The “stork” made another special delivery to the Lee Richardson Zoo Thursday with the birth of a female Bactrian camel. The silvery-grey calf was born about 8 AM, and was soon on its feet and searching for its first meal from mom. Described as strong and feisty by keeper Sara Niemczyk, the baby stands 4 ½ to 5 feet tall, and weighed in at 121 pounds. This is the eighth calf for the sixteen-year old mother Mona and seventeen-year old father, Khan.
Mother and baby were temporarily separated from the male as a safety precaution, but have already been reunited in their yard in Wild Asia. Like other infants, the calf spends much time sleeping, however in unique camel fashion, it often assumes unusual positions that might suggest something is amiss. Guests should be reassured such odd positions are normal for camels and the baby is just very flexible!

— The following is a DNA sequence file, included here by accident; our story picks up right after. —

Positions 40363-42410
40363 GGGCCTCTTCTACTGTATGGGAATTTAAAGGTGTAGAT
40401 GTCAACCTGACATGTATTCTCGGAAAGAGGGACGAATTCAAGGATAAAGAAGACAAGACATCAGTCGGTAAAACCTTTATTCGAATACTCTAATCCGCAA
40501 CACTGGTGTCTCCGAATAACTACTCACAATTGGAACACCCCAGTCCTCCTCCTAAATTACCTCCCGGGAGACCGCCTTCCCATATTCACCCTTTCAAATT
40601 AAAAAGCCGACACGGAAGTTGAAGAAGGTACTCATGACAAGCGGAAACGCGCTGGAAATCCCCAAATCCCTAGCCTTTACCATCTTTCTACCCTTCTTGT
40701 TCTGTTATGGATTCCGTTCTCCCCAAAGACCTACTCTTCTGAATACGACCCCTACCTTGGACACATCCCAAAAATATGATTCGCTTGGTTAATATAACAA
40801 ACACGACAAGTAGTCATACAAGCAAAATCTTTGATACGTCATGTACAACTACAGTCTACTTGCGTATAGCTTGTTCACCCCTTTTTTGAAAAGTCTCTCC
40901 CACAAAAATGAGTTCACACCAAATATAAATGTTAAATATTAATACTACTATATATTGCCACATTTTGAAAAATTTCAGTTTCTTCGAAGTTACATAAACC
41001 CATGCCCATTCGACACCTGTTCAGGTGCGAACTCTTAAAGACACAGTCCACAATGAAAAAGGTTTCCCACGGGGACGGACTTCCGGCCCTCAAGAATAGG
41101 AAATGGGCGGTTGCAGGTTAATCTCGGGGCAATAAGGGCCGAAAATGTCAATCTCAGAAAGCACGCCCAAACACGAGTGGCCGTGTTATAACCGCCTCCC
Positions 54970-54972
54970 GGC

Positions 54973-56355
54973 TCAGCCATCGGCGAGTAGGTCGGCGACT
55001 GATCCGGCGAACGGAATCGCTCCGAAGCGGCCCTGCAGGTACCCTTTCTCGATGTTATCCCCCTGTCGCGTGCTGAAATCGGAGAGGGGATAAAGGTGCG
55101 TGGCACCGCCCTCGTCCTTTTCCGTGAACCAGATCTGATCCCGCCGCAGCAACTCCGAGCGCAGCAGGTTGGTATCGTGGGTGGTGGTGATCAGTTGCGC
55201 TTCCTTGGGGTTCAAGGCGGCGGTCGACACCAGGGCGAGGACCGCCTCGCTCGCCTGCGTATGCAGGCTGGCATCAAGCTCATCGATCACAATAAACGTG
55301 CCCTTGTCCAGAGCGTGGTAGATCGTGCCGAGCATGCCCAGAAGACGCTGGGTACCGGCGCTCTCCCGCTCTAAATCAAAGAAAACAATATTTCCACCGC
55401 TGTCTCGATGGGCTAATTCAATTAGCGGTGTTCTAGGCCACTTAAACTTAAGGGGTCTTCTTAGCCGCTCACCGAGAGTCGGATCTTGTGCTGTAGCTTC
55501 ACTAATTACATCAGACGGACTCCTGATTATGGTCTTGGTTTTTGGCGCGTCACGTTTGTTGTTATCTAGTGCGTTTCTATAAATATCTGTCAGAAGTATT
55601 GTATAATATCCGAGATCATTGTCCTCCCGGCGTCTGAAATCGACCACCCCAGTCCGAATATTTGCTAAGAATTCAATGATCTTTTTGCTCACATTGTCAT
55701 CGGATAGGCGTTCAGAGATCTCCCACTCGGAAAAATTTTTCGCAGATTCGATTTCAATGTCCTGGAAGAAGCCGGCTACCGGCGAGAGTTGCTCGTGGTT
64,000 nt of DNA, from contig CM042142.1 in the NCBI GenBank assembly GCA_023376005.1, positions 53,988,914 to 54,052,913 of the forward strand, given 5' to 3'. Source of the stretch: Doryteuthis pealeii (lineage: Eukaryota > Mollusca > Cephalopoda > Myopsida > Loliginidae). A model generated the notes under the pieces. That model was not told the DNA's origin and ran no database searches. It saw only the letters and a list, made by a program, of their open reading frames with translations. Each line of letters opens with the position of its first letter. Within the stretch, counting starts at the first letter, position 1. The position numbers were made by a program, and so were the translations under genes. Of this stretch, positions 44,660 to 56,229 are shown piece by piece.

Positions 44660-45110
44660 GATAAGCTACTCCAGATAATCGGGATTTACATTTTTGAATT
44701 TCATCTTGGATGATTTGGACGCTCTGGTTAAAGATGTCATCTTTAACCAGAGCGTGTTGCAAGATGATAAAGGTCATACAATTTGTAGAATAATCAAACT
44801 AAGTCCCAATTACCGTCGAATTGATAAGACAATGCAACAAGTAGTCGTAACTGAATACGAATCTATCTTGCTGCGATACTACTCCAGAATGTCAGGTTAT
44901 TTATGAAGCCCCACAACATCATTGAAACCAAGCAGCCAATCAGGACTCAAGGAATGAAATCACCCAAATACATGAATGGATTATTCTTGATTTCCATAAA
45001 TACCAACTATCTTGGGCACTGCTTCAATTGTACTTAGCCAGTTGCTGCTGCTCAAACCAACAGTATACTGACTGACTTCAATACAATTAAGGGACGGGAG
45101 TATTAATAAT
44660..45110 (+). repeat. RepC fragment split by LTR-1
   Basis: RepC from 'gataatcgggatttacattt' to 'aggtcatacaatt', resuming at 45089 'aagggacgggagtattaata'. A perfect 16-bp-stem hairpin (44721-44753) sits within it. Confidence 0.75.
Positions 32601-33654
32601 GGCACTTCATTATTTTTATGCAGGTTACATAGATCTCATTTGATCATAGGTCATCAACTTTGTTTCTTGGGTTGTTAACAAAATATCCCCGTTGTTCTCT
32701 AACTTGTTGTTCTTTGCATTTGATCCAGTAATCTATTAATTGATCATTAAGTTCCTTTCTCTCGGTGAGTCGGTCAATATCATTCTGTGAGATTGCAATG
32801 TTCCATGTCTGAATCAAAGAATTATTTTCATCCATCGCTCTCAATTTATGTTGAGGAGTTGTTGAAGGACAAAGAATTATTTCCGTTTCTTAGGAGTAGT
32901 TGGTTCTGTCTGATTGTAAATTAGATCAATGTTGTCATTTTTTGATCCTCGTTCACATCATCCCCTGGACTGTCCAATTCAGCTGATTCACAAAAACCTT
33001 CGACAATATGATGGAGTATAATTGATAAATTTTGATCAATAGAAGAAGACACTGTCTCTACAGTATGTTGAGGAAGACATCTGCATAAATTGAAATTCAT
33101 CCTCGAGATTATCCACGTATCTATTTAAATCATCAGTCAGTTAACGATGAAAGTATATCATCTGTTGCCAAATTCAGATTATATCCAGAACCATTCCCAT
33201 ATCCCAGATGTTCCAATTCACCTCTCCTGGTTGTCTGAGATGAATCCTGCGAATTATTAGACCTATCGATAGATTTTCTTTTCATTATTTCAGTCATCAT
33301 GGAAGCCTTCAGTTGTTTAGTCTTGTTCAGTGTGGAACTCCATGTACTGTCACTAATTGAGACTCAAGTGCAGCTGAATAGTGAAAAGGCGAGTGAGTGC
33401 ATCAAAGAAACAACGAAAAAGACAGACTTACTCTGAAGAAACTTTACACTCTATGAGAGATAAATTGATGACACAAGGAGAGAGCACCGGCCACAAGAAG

Bactrian camels are endangered, with only 600-900 estimated to be left in the wild in the Gobi Desert of Mongolia. They are superbly adapted to the harsh extremes of desert life, tolerating temperatures from minus 16° F to 120° F. Their thick winter coat protects them from both cold and heat, but is generally shed in the summer. Thick eyelashes and closable nostrils protect them from blowing sand, while broad flat feet support them on soft sand. Bactrian camels stand seven feet tall at the hump, and weigh 1,000 to 1,800 pounds.
Contrary to popular belief, camels store fat, not water, in their humps. When food is scarce, energy stored in the humps is used, causing the hump to shrink and droop to one side. When food is available, the humps firm up again. Camels can go ten months without drinking water if green vegetation and dew are available.